Joint and tendon sheath infections are a very common occurrence in horses and ponies. Most happen when bacteria enter the joint space through a wound. They can also occur when an infection enters the joint through circulating bacteria in the blood. This happens especially in foals.

Horses with an infected joint or tendon sheath tend to be in a lot of pain and often do not put weight on the leg. The area is usually very swollen and synovial fluid might even be seen coming out of the wound.  Horses would normally start developing a fever, and are reluctant to eat.

There are several ways a vet can confirm whether a joint has been penetrated. These include:

  • Detection of joint fluid emerging from the wound on examination.
  • Injecting the potential synovial structures involved with sterilesaline and seeing whether this fluid exits the wound.
  • Collection and analysis of a sample of fluid taken from the joint. This is the most accurate method. Submitted samples are analysed for the number of white blood cells present, the proportion of these that are neutrophils (the white blood cells responsible for attacking bacteria), the protein level and the presence of bacteria. All these values are increased in horses suffering from an infected joint.
  • X-rays and/or ultrasound scanning may occasionally be helpful.Treatment should be started as soon as possible following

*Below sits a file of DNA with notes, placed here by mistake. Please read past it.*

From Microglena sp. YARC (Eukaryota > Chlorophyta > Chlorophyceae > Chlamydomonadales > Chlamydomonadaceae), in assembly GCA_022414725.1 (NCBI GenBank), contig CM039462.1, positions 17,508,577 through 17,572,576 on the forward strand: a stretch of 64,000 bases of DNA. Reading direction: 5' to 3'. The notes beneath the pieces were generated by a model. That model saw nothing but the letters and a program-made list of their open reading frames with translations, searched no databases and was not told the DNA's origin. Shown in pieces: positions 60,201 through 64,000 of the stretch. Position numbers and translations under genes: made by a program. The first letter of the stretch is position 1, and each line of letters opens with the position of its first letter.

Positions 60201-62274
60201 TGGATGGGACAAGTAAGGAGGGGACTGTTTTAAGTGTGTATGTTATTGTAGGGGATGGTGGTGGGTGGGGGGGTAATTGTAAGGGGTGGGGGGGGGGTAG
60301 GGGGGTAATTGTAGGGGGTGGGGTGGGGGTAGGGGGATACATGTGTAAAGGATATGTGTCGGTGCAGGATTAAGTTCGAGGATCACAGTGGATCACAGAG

• Remove / destroy the bacteria causing the infection
  • Remove any foreign materials such as sand, hair and dirt
  • Prevent cartilage damage by removing destructive enzymes
  • Control the spread of infection to adjacent parts of the body

Lavage (flushing) of infected structures and antibiotics are the treatment of choice. Lavage should ideally be carried out by arthroscopy (keyhole surgery). This technique allow for large volumes of sterile fluid to be flushed through the structure, it also allows for a visual evaluation of the joint or tendon sheath and removal of infected tissue and foreign bodies. Rather than surgical lavage, occasionally joints or tendon sheaths can be flushed through needles, however this is usually less successful. Antibiotics may be given intravenously or intramuscularly as well as in and around the joints by regional limb perfusion.

Horses are then monitored for several days; They are checked for lameness and several samples of synovial fluid are taken  for evaluation.

If the infection is recognised and treated early in a proper way then the horse has a good chance of full recovery.

You should always consult with a vet when a wound is close to a joint or a joint swelling is observed.

At Vets On Wheels Clinic in Marsa we have an on-site lab and surgery that allow for a quick and early diagnosis, as well as targeted treatment, maximising the possibility of your horse returning to full athletic performance.  (see similar story of Lemon published in a previous blog) 

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